A New York man upset about the outcome of his divorce proceedings 15 years ago allegedly threatened to kill judges and court employees in North Carolina.
Frederick Eli Knapp, 51, was indicted by a federal grand jury on Wednesday on charges of transmitting threatening communications in interstate commerce, according to a statement from the U.S. Attorney’s Office in the Eastern District of North Carolina.
Knapp allegedly wrote threatening Facebook posts and sent emails to the North Carolina Judicial Branch as well as employees with the Administrative Office of the Courts. He reportedly stated that he would kill judges, court employees and people in court houses.
If convicted, Knapp faces a maximum sentence of five years in prison, a $250,000 fine and a term of supervised release following any detention.
Knapp’s anger at the North Carolina judicial system reportedly stemmed from the circumstances of his divorce there 15 years ago, according to the criminal complaint obtained by The Raleigh News & Observer.
“I have suffered through years of nightmares and hundreds of thousands of dollars in financial losses. All because you all are a bunch of f---ups. Just like the courts here,” Knapp reportedly wrote in the Facebook message to the North Carolina Judicial Branch. “And before I die I am going to make you all pay for your negligence.”
He also sent emails to two court employees on Nov. 17 with the subject line “You all suck at your jobs.”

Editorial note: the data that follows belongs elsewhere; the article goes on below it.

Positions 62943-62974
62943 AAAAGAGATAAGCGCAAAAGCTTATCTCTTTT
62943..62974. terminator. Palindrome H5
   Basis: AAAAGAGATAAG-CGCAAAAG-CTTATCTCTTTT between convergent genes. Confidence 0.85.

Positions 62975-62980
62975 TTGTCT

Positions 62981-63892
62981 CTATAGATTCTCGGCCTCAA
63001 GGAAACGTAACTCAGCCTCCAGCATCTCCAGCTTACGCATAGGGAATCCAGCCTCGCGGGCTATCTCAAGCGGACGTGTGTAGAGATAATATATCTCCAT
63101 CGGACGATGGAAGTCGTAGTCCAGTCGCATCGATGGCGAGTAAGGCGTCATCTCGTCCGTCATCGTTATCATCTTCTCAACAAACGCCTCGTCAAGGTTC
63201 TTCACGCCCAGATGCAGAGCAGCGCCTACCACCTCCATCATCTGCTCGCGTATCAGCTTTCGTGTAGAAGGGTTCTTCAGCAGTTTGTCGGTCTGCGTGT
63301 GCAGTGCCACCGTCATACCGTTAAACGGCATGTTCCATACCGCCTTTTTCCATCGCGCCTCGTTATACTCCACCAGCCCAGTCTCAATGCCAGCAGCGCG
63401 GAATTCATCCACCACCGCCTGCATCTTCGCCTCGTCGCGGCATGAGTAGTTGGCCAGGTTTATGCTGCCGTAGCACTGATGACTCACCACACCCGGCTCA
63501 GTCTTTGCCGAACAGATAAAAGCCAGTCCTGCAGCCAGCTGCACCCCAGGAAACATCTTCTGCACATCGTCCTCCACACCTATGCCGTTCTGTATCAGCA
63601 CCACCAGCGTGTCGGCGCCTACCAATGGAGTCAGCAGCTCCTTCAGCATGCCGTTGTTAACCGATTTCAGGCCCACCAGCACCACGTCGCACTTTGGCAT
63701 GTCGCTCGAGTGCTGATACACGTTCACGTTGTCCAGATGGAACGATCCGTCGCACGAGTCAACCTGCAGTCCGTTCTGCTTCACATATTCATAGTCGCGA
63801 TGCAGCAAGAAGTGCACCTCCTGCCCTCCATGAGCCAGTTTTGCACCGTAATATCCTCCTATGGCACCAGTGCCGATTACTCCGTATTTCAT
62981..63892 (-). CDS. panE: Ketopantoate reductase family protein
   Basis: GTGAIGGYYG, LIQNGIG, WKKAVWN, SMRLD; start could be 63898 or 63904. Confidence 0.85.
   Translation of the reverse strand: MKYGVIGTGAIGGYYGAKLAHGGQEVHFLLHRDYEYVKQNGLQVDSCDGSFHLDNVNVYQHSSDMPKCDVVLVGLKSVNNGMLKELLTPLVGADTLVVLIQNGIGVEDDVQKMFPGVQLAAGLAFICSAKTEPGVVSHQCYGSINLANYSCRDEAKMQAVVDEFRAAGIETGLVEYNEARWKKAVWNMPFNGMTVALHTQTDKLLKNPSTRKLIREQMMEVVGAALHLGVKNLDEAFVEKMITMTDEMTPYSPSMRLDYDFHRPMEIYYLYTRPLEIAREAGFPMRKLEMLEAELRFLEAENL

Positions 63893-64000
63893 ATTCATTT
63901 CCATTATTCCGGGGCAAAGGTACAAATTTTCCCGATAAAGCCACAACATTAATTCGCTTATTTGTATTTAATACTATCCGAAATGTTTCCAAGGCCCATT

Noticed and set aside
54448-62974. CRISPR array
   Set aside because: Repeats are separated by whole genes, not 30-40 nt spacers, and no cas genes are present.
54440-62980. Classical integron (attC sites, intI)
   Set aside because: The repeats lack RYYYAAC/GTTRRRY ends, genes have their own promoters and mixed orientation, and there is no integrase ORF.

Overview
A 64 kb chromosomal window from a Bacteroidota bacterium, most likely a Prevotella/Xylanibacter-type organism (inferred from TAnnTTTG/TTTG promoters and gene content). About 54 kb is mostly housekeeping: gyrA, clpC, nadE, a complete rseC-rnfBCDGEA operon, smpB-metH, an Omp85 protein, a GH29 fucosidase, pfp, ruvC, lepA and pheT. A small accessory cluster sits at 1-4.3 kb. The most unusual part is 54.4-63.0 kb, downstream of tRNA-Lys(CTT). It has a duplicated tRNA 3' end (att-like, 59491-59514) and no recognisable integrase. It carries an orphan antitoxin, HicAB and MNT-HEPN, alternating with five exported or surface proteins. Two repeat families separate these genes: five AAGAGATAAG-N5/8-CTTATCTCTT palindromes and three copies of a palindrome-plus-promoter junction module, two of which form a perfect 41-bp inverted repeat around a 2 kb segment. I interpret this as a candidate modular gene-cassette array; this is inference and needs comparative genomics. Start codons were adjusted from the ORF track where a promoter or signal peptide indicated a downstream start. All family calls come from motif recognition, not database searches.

The email allegedly blamed the court system for Knapp losing his house and included a threat to kill courthouse employees and judges.
A different email sent to a third employee on the same day included similar threats, according to the complaint.
“I want my money, don’t make me come down there and get it,” it read.
The court employees notified their superiors, describing the email as the “most extreme direct-threat email” they have ever received.
An analyst with the North Carolina State Bureau of Investigation discovered the message was coming from out of state. New York police tracked down Knapp on Nov. 21.
“During that conversation, Knapp stated to the investigator that he was ‘upset’ because 15 years ago his wife divorced him while they were living in the state of North Carolina,” the complaint obtained by the outlet states.
He reportedly explained to investigators that he felt the court system was “unfair to him during that time.”
Knapp allegedly continued to make threats that same day, contacting the Raleigh Police Department and calling officers “lazy” and “good for nothing.”
The News & Observer reported that Knapp is currently undergoing an “involuntary mental health evaluation.”